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Obama seeks Syria strike with Congress' approval

Updated at 9:22 p.m. ET

Facing resistance at home and abroad about the prospect of a U.S. attack on Syria, President Obama said Saturday that he has decided the U.S. should take military action against the Syrian regime in retaliation for its use of chemical weapons.

He also promised to seek congressional approval after lawmakers return from their recess Sept. 9, saying that he does not believe the law requires him to seek approval, but America will be "stronger" if he does.

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"Ten days ago the world watched in horror as men, women and children were massacred in Syria in the worst chemical weapons attack of the 21st century," Mr. Obama said, calling the attack an "assault on human dignity" and saying the U.S. had presented a convincing case that the regime of Bashar Assad was responsible.

"In a world with many dangers, this menace must be confronted," he said. "After careful deliberation, I have decided that the United States should take military action against Syrian regime targets."

The president reiterated that the intervention would be "limited in duration in scope," and he suggested that the attack plan is not time sensitive - that it would be as effective in a month as it would be immediately.

"The military has positioned assets in the region. We are prepared to strike whenever we choose," he said, "and I am prepared to give that order."

In addition, perhaps nodding to the many lawmakers who have demanded the president seek congressional approval before launching any military action, Mr. Obama said he would "seek authorization for the use of force from the American people's representatives in Congress."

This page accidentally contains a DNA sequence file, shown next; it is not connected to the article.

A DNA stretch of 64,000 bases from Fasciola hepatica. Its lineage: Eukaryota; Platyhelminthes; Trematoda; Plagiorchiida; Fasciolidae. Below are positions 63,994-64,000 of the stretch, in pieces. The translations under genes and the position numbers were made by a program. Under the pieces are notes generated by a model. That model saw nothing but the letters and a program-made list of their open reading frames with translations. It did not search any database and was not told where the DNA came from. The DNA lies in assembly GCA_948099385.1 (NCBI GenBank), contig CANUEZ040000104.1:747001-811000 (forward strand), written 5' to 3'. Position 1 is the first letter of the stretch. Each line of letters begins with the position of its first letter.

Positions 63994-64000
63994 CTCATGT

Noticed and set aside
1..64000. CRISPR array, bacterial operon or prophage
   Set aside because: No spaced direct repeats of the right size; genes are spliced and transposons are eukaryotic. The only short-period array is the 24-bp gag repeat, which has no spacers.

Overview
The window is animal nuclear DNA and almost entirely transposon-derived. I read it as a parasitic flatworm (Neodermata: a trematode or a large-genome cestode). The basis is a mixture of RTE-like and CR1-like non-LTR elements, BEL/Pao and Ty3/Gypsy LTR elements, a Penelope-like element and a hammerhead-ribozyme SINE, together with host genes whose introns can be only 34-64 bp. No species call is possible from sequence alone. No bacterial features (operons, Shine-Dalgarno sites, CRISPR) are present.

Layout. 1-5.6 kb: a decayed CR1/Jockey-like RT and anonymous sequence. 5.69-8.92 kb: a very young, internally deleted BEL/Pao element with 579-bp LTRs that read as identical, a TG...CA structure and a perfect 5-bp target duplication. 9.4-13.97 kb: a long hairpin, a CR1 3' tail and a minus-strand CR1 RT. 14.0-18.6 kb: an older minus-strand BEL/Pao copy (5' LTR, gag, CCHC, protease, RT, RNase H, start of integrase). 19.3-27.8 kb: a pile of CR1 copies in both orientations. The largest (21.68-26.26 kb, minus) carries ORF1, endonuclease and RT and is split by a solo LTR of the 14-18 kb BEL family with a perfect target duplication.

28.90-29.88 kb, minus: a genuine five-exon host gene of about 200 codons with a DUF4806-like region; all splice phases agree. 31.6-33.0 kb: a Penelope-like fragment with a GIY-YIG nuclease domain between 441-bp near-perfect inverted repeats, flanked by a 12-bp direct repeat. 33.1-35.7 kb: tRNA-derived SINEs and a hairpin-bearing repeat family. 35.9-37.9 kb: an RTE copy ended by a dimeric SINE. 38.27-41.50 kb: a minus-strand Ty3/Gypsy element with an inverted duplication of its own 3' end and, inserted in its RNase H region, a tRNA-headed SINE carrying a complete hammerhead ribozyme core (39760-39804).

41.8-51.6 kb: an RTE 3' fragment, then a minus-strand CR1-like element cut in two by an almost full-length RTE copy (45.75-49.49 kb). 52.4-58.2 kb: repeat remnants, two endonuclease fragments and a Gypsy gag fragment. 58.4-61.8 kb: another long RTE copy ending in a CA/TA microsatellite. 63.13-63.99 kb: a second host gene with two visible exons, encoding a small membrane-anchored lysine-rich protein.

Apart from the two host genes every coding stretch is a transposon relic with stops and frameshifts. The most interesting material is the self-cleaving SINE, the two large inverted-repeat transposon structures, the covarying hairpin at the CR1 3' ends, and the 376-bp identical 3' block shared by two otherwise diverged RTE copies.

"This morning I spoke with [congressional leaders in both houses from both parties], and they've agreed to schedule a debate and a vote as soon as Congress comes back into session," he said. "While I believe I have the authority to carry out this action without specific congressional authorization, our country will be stronger if we take this course."

"We should have this debate because the issues are too big for business as usual," the president said, posing a question to those members of Congress who have questioned the wisdom or legality of U.S. action in Syria: "What message will we send if a dictator can gas hundreds of children in plain sight and pay no price?"

The president acknowledged the British Parliament's failure this week to approve a resolution sanctioning intervention in Syria, but he vowed to seek a similar vote in Congress despite the resistance among Capitol Hill rank and file, saying he's "looking forward to the debate." Shortly after his statement, the president and Vice President Biden headed to Fort Belvoir in Virginia to play golf.

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British Prime Minister David Cameron, who asked the British Parliament to approve the use of military force but was rebuffed, tweeted his support of Mr. Obama's decision after it was announced. "I understand and support Barack Obama's position on #Syria," he wrote.

The United Nations, hamstrung by the presence of Syrian ally Russia on the Security Council, has also been unable to muster an international condemnation of the chemical attack. Mr. Obama, who said he was comfortable with the use of force against Syria, even without a U.N. mandate, is resisting the pressure from the U.N. Secretary General, Ban Ki-moon, who has been clear that military action without Security Council authorization is prohibited by the U.N. Charter.

In a briefing on the meeting between U.N. weapons inspector Angela Kane and the secretary general on Saturday, U.N. spokesman Martin Nesirky said that over 1,000 U.N. staff from a dozen agencies remain in Syria, CBS News foreign affairs analyst Pamela Falk reports from U.N. headquarters in New York. Nesirky said the the U.N. inspection team will return to Syria after the completion of their report on the most recent incident, to follow up on other sites.

Back home, however, immediate congressional reaction to the president's statement sounded an encouraging note. Senate Republican Leader Mitch McConnell, R-Ky., said in a statement that "the president's role as commander-in-chief is always strengthened when he enjoys the expressed support of the Congress."

In addition, House GOP leaders led by Speaker John Boehner, R-Ohio, issued a statement explaining, "We are glad the president is seeking authorization for any military action in Syria in response to serious, substantive questions being raised. In consultation with the president, we expect the House to consider a measure the week of September 9th."